A single mum who left her young son alone for 12 hours at a time while she worked night shifts so she could afford to provide for him has lost custody of her child.
A court heard how the seven-year-old boy – who suffers from a serious medical condition – asked police if he was ‘in trouble’ when they visited his Blackpool home after neighbours raised the alarm.
He was placed in the care of his dad, who owed more than £3,000 in unpaid child support and saw his son only sporadically over the last four years.
The mum, who cannot be named for legal reasons, admitted child cruelty during a hearing before Preston’s Sessions House court.
During the hearing details emerged of how the boy’s mum left the him at their home overnight, with a seven foot high window his only means of getting in and out of the property.
Concerned neighbours alerted police when they spotted the boy playing outside on his bike on July 15 last year.
Prosecuting, David Clarke said: “The neighbours had seen him late the evening before at 10pm hiding on his own behind a parked car on the street.
“He had also been seen to enter his address through a front window rather than through the front door.
“So it was that on July 15 at 8.30pm one neighbour saw the window open and saw him playing on the street on his bike. He said to her his mother was at work.
“He said there was a babysitter but the babysitter was upstairs.
“The neighbour was concerned as to whether this was true. The boy then said would his mother go to jail if he told her something.”
The boy told the woman he had to go in and out through the window because his mother was at work, and said he had not eaten anything since breakfast.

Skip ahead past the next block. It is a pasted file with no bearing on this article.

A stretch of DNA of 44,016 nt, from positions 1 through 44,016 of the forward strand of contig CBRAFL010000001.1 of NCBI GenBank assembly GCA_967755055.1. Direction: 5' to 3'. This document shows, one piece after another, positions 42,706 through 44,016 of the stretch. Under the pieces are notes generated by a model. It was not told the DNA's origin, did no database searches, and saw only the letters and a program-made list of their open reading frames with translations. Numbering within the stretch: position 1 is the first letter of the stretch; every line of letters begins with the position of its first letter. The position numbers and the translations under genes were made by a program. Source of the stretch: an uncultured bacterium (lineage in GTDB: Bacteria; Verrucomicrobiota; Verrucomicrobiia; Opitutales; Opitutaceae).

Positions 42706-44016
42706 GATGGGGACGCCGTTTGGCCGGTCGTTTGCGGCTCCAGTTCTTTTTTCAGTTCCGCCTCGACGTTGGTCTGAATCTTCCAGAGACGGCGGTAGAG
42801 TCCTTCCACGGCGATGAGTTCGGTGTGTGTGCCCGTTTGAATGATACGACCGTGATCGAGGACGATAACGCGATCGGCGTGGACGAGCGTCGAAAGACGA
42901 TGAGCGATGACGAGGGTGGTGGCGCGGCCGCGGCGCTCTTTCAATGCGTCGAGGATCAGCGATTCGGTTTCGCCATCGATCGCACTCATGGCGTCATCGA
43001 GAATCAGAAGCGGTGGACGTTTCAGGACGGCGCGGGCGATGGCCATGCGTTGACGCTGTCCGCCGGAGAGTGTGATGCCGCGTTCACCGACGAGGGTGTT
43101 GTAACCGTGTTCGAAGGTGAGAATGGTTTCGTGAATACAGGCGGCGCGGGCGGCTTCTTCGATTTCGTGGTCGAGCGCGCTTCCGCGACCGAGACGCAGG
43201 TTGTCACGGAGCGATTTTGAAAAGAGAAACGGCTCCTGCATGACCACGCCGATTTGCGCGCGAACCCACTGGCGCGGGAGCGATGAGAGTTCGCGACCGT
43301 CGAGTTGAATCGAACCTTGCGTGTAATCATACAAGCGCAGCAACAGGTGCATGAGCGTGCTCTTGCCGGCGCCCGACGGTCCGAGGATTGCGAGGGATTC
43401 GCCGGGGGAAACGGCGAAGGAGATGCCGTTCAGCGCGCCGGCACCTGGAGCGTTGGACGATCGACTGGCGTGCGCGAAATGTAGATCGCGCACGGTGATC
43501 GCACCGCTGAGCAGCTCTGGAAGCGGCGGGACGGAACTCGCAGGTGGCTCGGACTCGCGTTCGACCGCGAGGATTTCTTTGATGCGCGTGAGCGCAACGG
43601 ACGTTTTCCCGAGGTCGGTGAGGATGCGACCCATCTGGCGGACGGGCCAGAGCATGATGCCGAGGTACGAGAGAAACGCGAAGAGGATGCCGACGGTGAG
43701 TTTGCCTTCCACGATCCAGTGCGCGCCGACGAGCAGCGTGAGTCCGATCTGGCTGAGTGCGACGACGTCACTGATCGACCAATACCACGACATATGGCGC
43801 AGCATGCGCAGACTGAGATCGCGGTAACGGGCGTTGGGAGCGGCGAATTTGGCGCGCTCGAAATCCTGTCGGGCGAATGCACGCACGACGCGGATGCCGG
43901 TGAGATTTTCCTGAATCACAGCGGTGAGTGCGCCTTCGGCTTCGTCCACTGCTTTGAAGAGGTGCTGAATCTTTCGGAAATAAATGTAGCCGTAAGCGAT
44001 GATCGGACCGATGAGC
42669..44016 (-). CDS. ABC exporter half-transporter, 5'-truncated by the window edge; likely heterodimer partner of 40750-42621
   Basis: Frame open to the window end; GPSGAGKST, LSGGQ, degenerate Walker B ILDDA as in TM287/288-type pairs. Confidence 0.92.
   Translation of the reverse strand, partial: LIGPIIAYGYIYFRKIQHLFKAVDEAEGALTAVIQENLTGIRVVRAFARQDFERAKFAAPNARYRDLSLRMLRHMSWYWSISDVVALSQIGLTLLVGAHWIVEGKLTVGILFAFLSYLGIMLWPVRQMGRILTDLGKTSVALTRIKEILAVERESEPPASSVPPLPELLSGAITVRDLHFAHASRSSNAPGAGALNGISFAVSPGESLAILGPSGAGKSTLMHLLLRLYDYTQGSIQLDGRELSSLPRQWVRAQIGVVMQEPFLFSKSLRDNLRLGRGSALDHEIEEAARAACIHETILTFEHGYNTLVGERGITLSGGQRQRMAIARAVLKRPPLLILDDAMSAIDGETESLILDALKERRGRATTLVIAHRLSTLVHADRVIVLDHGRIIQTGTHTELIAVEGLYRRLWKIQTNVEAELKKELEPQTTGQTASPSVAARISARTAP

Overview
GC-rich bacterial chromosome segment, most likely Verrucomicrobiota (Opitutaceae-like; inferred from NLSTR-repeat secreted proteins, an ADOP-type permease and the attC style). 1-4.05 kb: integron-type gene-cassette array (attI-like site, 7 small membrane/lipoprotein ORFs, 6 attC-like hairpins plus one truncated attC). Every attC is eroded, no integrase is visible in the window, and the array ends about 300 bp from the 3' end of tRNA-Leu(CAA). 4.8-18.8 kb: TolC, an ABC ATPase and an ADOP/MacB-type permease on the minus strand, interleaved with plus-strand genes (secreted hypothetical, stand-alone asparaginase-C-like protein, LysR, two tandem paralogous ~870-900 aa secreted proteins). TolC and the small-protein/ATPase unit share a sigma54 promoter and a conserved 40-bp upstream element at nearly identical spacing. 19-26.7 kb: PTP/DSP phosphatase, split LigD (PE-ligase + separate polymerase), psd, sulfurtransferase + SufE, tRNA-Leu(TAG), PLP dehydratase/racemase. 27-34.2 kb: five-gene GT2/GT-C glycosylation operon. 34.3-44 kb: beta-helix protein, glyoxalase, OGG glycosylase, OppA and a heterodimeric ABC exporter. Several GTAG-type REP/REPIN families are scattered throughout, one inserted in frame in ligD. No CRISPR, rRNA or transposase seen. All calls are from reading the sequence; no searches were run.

The court heard the boy was not “distressed or dishevelled” when police arrived.
He explained his mum had gone out to work at 5pm and would not be back until the next morning. His only means of contacting her was his iPad, using an emoticon of a dolphin. He said he had used this, but no reply was received. It appeared she would send messages to him on her break.
It was not possible for their landline to be used as their rabbit had chewed the wire, the court heard. Mr Clarke said: “He was asked what he’d do in an emergency and he said he did not know.”
He said the boy had packets of Haribo sweets in his bedroom to eat, and although there was food in the fridge, he would not have been capable of making a warm meal with the items. The boy asked repeatedly if he was ‘in trouble’.
A Police Protection Order was taken out and a social worker was called out. A search of the house found it was clean and tidy but it was then details of the boy’s health problems, which meant he needed medication twice a day, were discovered.
An investigation revealed the mum’s shift pattern showed 105 occasions that she worked night shifts.
In an interview, the boy said he did not want to see his mother again as she may ‘leave him alone again’.
The mum told officers in the past family members had looked after her little boy but that had stopped due to their high cash demands.
A friend had also helped out but when that stopped, leaving him on his own was the ‘last resort’, the court heard.
She made no arrangements for anyone to check up on him and said she believed he did know what to do in an emergency – though she said his condition potentially meant he could die at any time.
She said she could not work in the daytime as it did not fit in with school hours.
The child’s father, who did not see him for many years but now has custody, made a statement saying he had changed from the child he once knew.
He began bedwetting and was always worried his mum would come to get him and take him away, he said.
Defending, Rachel Wood said the father had only seen the boy sporadically since he was three, until this incident, had not supported the woman financially and owed more than £3,000 in maintenance.
She added: “The defendant has seemingly given up the fight for her son and given up her life. The irony of this case is the defendant neglected her child in order to support him financially. She couldn’t afford for him to go to breakfast club or after school care.”
She added the struggling mum had used the money to pay for the boy’s extra curricular activities so he did not miss out. Judge Simon Newell adjourned her sentencing until April 16 for a report from social services and the probation service.